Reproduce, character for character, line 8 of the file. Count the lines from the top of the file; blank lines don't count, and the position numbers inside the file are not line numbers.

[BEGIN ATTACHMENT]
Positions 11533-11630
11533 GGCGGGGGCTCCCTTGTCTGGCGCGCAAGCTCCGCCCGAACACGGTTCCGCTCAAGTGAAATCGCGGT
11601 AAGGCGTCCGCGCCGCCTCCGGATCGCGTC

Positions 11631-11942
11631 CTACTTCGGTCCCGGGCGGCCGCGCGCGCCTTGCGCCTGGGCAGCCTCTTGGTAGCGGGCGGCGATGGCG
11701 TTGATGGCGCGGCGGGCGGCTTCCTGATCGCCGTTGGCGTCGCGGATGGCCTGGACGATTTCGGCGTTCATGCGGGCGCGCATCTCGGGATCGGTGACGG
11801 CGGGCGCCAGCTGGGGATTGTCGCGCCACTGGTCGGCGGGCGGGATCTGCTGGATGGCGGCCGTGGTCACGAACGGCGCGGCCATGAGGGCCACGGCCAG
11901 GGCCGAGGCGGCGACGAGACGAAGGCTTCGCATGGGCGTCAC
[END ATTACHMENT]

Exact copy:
11901 GGCCGAGGCGGCGACGAGACGAAGGCTTCGCATGGGCGTCAC